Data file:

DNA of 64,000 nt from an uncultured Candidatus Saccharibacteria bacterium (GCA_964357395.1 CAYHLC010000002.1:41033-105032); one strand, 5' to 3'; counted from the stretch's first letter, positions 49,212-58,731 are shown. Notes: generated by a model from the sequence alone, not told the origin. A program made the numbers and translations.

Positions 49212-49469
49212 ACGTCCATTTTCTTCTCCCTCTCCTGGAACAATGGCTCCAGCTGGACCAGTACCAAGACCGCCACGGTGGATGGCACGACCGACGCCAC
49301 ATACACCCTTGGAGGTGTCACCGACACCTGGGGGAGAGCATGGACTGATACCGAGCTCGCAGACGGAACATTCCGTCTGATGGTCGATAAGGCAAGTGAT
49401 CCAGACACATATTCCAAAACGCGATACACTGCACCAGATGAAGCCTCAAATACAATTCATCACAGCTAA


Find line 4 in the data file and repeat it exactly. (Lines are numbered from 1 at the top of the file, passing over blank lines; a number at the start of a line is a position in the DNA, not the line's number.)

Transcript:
49301 ATACACCCTTGGAGGTGTCACCGACACCTGGGGGAGAGCATGGACTGATACCGAGCTCGCAGACGGAACATTCCGTCTGATGGTCGATAAGGCAAGTGAT